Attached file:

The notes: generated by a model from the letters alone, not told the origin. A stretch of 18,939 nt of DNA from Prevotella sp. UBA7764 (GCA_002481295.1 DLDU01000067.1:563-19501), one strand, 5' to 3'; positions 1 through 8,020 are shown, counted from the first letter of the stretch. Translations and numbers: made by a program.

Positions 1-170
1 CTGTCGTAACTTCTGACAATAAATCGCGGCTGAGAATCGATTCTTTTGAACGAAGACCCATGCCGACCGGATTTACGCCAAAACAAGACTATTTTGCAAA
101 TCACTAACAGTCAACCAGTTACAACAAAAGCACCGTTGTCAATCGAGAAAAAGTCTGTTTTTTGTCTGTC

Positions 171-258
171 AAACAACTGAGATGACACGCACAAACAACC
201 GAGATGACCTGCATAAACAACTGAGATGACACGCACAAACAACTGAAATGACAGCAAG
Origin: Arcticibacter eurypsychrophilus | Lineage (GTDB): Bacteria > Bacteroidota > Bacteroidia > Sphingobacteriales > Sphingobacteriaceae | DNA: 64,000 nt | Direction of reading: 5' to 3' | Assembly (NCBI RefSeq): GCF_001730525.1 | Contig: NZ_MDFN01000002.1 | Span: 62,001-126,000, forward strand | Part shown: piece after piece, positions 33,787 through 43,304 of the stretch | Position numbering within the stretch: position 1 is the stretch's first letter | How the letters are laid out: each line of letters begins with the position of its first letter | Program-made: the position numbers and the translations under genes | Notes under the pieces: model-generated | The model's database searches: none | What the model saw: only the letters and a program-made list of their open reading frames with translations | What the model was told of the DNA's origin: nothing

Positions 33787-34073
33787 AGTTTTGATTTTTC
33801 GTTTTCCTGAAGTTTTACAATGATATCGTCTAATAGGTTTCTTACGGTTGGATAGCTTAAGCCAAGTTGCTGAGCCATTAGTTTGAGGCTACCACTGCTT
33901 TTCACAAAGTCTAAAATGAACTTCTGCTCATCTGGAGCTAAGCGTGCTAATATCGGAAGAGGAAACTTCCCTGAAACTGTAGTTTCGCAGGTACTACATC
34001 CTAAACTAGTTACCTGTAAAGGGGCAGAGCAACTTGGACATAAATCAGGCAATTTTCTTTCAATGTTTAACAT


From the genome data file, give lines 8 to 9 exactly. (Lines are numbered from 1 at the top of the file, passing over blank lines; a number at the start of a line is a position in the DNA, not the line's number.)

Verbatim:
Origin: Arcticibacter eurypsychrophilus | Lineage (GTDB): Bacteria > Bacteroidota > Bacteroidia > Sphingobacteriales > Sphingobacteriaceae | DNA: 64,000 nt | Direction of reading: 5' to 3' | Assembly (NCBI RefSeq): GCF_001730525.1 | Contig: NZ_MDFN01000002.1 | Span: 62,001-126,000, forward strand | Part shown: piece after piece, positions 33,787 through 43,304 of the stretch | Position numbering within the stretch: position 1 is the stretch's first letter | How the letters are laid out: each line of letters begins with the position of its first letter | Program-made: the position numbers and the translations under genes | Notes under the pieces: model-generated | The model's database searches: none | What the model saw: only the letters and a program-made list of their open reading frames with translations | What the model was told of the DNA's origin: nothing

Positions 33787-34073